But wait, there’s more plot to discuss! Once our heroes defeat the T-1000 of 1984, Sarah and Kyle time travel to 2017, the date of the altered timeline’s Judgment Day. In this timeline, there is no Skynet; rather, there’s an OS platform called “Genisys” on the verge of launching, and it will eventually take over military computers and launch nukes against the human race (imagine if Samantha from Her suddenly realized humans deserved to be destroyed). In a Looper-style fade, Kyle now has two sets of memories—one from his original timeline, one from the altered timeline. It’s all very confusing, especially when John shows up in 2017 and tries to kill everyone, himself now transformed into some kind of unbeatable, pseudo-liquid, under-clarified Terminator model. Trying to wrap your head around what’s happening and why isn’t recommended for Terminator Genisys. The characters stand around and talk endlessly about altered realities, uncertain futures, and “Nexus points” to no end, and Schwarzenegger’s Pops always adds “theoretically” for comic effect. Meanwhile, the accompanying action scenes rarely have anything to do with these time travel debates, and the characters often give up on trying to understand anyway, saying “It makes my head hurt.”

As for the actors, the casting is hit-and-miss. Remember how Hollywood touted Sam Worthington as the next action star, but drivel like Terminator: Salvation proved only that his appeal is limited unless he’s under CGI disguise in Avatar? Well, Terminator Genisys is the latest attempt by Hollywood to make an action star out of Jai Courtney (A Good Day to Die Hard, Divergent), but he makes even less an impression than Worthington. Neither actor has much charisma, nor can they hold a candle to the original’s Reese, Michael Biehn. Even Anton Yelchin, who played Reese in Terminator: Salvation, is more affable. Emilia Clarke (usually seen with blonde locks and commanding dragons in Game of Thrones) fares better as Sarah Connor, still a rebellious twentysomething, but hardened by her T-800 guided upbringing and resentful toward a predestined life (birth, military training, procreating with Reese, birthing the savior of humanity, death). Her scenes of parental acknowledgment toward her “Pops” are affecting, even if the screenplay underdevelops the role of Schwarzenegger’s character.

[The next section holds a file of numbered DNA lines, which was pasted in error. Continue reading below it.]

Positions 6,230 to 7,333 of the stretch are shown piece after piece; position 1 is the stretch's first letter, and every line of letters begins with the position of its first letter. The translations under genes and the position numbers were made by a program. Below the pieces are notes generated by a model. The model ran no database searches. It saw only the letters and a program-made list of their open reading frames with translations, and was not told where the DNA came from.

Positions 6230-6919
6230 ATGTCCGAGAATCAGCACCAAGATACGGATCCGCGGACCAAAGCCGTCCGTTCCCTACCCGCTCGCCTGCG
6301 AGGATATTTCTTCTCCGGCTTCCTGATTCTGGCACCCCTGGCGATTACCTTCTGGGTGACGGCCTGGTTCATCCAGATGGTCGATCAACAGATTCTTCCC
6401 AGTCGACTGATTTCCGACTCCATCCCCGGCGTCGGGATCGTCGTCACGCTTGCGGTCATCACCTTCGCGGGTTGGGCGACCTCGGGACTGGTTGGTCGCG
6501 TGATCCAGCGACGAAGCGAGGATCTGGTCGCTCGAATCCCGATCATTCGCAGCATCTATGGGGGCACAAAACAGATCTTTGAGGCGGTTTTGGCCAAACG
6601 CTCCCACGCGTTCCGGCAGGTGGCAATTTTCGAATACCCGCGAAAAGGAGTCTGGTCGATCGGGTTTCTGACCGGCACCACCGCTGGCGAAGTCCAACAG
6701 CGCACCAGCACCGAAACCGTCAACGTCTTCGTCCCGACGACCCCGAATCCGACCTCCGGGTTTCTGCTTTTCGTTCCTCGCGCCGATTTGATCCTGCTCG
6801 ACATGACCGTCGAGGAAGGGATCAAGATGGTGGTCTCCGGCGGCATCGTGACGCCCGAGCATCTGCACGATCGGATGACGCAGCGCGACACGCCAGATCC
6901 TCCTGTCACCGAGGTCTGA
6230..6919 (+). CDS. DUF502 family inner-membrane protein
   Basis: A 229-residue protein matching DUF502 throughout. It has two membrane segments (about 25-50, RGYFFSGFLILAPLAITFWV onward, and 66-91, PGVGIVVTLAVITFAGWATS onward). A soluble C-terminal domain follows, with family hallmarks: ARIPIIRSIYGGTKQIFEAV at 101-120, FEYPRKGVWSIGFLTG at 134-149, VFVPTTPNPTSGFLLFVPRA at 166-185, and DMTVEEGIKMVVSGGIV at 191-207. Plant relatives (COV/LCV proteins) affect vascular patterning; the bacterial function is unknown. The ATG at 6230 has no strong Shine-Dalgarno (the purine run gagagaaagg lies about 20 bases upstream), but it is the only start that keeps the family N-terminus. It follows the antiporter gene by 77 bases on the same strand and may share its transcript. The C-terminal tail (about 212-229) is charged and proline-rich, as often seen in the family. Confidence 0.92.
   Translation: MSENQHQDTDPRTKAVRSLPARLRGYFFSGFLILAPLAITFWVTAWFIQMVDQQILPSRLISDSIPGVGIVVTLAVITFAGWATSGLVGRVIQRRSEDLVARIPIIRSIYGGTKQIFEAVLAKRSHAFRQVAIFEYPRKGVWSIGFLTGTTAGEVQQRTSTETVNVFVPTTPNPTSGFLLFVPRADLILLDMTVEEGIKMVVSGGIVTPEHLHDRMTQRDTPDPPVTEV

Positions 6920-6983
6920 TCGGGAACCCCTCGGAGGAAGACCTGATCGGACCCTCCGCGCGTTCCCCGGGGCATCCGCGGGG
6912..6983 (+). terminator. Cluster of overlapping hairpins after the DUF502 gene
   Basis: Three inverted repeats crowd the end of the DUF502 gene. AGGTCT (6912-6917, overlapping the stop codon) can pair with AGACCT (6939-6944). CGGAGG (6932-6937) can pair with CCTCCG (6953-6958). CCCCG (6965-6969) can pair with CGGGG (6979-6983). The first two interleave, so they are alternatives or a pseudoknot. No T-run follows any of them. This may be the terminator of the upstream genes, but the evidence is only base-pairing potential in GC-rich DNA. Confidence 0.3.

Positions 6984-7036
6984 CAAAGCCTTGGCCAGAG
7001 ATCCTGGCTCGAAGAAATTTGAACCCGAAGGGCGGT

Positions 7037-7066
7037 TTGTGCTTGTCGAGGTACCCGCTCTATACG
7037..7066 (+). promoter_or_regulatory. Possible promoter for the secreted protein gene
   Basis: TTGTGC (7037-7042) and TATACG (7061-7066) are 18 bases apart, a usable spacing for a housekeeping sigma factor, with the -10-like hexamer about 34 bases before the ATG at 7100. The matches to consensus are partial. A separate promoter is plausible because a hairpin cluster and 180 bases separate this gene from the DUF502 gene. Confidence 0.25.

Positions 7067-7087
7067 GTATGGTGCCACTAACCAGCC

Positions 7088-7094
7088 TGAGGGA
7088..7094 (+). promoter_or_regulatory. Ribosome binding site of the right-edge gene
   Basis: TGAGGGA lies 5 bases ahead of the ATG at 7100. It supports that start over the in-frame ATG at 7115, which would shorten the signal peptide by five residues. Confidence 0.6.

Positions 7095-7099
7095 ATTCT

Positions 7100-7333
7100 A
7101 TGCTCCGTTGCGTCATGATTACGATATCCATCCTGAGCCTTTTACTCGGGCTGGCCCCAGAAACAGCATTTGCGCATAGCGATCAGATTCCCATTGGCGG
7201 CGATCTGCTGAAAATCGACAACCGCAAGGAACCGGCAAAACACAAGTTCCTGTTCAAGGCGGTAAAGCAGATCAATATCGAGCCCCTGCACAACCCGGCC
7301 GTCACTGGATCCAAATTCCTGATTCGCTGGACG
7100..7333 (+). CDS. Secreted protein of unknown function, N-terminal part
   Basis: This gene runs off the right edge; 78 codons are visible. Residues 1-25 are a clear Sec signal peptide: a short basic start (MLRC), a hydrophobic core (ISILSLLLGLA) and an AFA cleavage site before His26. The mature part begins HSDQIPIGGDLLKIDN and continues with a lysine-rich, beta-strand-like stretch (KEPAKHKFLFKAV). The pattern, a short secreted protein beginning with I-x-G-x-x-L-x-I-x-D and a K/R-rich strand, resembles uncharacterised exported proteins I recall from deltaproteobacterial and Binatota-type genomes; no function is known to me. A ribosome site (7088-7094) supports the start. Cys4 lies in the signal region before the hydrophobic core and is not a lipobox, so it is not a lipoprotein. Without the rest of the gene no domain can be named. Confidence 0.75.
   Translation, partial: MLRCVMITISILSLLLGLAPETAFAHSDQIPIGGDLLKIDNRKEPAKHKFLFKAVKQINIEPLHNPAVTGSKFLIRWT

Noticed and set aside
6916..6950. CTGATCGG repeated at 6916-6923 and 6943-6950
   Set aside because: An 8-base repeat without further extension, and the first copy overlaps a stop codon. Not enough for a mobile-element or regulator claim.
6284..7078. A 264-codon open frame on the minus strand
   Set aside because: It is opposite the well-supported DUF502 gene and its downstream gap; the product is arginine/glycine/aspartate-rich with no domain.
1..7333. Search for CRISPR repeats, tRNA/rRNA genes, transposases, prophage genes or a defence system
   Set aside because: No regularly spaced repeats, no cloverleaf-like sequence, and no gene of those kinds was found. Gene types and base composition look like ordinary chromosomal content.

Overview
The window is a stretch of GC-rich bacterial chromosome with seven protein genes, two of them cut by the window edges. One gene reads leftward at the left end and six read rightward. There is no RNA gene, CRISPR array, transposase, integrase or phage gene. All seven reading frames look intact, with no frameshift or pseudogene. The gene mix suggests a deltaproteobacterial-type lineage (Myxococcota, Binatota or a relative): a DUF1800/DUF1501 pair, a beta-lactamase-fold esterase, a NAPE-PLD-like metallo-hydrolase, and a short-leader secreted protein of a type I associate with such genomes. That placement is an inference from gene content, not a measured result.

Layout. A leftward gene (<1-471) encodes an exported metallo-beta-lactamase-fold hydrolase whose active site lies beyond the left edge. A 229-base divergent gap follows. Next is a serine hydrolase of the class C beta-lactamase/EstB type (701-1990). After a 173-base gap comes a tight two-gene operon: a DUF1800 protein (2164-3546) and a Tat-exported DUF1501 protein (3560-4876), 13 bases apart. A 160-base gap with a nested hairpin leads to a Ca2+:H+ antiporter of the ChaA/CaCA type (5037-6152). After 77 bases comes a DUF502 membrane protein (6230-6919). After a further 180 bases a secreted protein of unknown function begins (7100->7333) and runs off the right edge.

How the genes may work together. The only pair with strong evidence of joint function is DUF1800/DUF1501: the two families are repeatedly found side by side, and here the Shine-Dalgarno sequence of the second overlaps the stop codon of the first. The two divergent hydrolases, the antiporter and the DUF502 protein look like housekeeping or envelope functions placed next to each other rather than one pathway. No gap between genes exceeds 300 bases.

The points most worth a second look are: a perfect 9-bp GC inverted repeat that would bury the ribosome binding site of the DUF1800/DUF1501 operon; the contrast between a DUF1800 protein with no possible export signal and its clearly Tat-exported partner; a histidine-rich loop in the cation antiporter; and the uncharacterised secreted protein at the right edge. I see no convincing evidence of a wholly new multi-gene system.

And speaking of Ah-nuld, the former California governor gives his most lively post-politics performance here, despite the script saddling Pops with repetitious comic relief. The lines “theoretically” and (of course) “I’ll be back” are less annoying than the Terminator’s forced, awkward smiles. This hammy shtick is unfunny, inciting eye-rolls instead of laughs. Schwarzenegger remains most effective when his character offers small hints that he’s grown to love Sarah Connor as a daughter. But the standout character hasn’t been mentioned in this review yet. Recent Oscar-winner J.K. Simmons plays a cop who, after seeing Sarah and Reese as a young man in 1984, becomes obsessed with time travel and robots. When he sees them again in 2017, and they haven’t aged a day, he’s convinced his crackpot theories are correct and resolves to help. Simmons brings his good-humored supporting actor charm to the role.

Small pleasures like Simmons and a spirited turn by Emilia Clarke are the reasons to see Terminator Genisys. But don’t expect any clarity. There’s no sense in anything happening onscreen, no seamless way it fits into the franchise’s mythology. (For example, wouldn’t Sarah and Kyle’s leap from 1984 to 2017 mean that John Connor isn’t born when he’s supposed to be, therefore allowing no resistance leader if Skynet survives?) Regardless, it exists because the screenplay said it does, not because the previous films left a hole. Like many entries in the series, Genisys replaces strong storytelling with fast-paced chases, explosions, shootouts, and special FX. For many viewers, such mindless qualities have been enough to sustain the Terminator films for over thirty years. Others will see Genisys as a step up from Salvation, and arguably Rise of the Machines, but hardly an essential piece of the ongoing saga (there hasn’t been one of those since 1991). Aside from all the unanswered questions left by the film, the burning issue remains how audiences will react. Will they care about the new timeline Taylor and company have created? Frankly, despite the film being successful as a mild diversion, it might be best to travel back even further and start over. Again.